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Alu Vadi

Alu Vadi


Alu Vadi is a perfect tea- time snack.


6 large fresh colocasia leaves arvi/arbi/taro leaves

200 g chickpea flour

50 g rice flour

50 g sattu flour

2 tsp ground cinna

2 tsp ground Ceylon/Srilankan cinnamon

1/4 tsp caraway seeds

1 tsp ground fennel seeds

1 tsp chili powder

1/2 tsp ground cumin seeds

1 1/2 tsp salt

1 inch ginger peeled and grated

2 green chilies optional

5 tbsp fresh tamarind pulp

100 g jaggery powder

500 ml water

For the tempering

1 tbsp cold pressed coconut oil or unrefined mustard oil

1 tbsp mustard seeds

1 tsp asafoetida

2 tbsp sesame seeds

10-12 curry leaves

2 tbsp fresh coriander leaves to garnish.


To prepare the colocasia leaves:

– Begin by wiping the colocasia leaves.

– Clean with a damp kitchen towel.

– Clean both sides thoroughly.

– Use a sharp knife to laterally trim the thick spine that runs down the leaf.

– Simply run the knife across the stalk to flatten it so it feels flat to the touch.

– Continue this process for all of the veins that branch out from the center.

– Repeat the trimming for all the leaves.

To make the batter:

– In a large bowl, combine the chickpea flour, rice flour, sattu flour, ground cinnamon, immunity powder, ajwain, ground fennel seeds, ground cumin seeds, chili powder, and salt.

– Whisk to combine.

– Add the grated ginger, green chilli paste, tamarind and jaggery powder.

– Slowly add the water, whisking all the time to ensure a smooth paste is formed without lumps.

– Continue whisking for 5 minutes until the paste is smooth.

– Set aside for 15 minutes.

To assemble the Alu Vadi

– Organise the colocasia leaves by size.

– The assembly process will begin with the largest leaves to the smallest leaf.

– Take the largest colocasia leaf and lay it (dull side up) out on a clean, flat surface.

– Top with a large spoonful of batter.

– Use a rubber spatula, or your hands to spread the batter over the leaf.

– Take the second largest leaf and place it dull side-up in the opposite direction to the first leaf.

– It should look like a butterfly, the four corners resembling wings.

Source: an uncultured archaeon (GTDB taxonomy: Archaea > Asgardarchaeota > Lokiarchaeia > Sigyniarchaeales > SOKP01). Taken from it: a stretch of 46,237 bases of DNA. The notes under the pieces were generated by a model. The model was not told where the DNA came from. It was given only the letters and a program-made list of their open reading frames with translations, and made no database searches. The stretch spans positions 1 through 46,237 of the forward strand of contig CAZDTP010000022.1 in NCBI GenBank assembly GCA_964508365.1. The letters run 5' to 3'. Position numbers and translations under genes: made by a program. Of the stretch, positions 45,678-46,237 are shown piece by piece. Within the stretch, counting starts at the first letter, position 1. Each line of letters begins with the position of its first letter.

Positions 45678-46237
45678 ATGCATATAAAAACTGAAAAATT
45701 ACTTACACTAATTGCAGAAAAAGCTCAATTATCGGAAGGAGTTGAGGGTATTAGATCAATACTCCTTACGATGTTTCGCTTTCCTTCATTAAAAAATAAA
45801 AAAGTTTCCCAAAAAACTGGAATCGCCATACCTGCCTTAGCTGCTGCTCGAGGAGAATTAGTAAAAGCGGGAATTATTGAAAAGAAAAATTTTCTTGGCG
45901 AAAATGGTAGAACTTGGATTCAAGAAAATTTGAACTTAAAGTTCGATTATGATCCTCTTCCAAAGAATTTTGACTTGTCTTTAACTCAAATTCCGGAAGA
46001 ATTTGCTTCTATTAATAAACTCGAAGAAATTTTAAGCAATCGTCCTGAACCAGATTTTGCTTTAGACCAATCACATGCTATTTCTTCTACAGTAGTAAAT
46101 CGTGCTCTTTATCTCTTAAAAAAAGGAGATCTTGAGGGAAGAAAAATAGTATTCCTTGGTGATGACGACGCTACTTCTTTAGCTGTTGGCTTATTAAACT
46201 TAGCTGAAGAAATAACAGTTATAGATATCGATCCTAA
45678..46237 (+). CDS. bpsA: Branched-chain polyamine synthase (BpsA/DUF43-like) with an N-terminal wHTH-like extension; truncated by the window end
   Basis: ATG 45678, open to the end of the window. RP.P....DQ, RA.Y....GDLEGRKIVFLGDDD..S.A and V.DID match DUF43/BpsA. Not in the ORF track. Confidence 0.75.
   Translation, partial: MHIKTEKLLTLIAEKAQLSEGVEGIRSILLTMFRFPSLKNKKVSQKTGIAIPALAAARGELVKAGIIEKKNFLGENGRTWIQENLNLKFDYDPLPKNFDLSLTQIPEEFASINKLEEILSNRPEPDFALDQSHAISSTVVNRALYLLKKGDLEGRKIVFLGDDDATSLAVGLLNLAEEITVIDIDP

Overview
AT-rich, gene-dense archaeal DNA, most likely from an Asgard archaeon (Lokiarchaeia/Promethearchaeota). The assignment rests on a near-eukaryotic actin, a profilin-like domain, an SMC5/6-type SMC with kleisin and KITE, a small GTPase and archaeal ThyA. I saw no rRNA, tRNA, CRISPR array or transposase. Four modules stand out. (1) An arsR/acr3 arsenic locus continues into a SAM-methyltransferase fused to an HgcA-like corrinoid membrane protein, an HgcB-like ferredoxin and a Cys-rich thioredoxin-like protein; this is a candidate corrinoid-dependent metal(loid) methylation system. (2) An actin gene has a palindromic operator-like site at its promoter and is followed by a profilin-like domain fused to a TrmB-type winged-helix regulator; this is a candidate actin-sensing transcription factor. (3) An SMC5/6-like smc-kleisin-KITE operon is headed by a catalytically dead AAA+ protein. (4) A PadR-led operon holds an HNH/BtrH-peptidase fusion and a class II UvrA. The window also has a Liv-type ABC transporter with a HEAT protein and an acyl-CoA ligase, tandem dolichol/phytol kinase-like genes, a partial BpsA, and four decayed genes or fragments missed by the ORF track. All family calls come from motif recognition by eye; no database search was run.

– Repeat the spreading process so that the second leaf is covered and place the next leaf in the opposite direction once again.

– Once all the five leaves are stacked, cover it finally with more batter.

– Fold one side of the leaves down to the center.

– Repeat for the other side so the leaves meet in the middle.

– It should form a rectangle.

– Cover with more batter.

– Starting from the short side, begin to form a tight roll.

– Ensure the roll is as tight as it can be without the batter squeezing out or the leaves breaking.

– Rub any remaining batter on the outside of the log to stick down any loose ends.

To steam the Alu Vadi:

– Heat up water and place the pot in a cooker.

– Grease a dish with a few drops of oil and place it in the pot.

– Place the rolls on the dish with the sealed side facing down.

– Close the lid and steam on medium heat for 15 minutes.

– Let it cool down and cut the roll into � in wide pieces.

To finish the Alu Vadi:

– Slice the cooled Alu Vadi into 1/2cm pieces using a sharp knife.

– If you prefer a lighter snack, you can eat them steamed too.

For the tampering:

– Heat the oil in a pan.

– Add the mustard seeds once they crackle, add asafoetida, sesame seeds and curry leaves.

– Arrange the Alu vadi slices in the pan and cook on both sides until golden brown and crispy all over.

– Remove from the pan and garnish with fresh coriander leaves.

– Serve warm or at room temperature with masala chai.

Important Note:

– Do not consume taro leaves as a raw vegetable or in their raw state.

– They should be soaked first in clean water and then cooked for at least 30 minutes.

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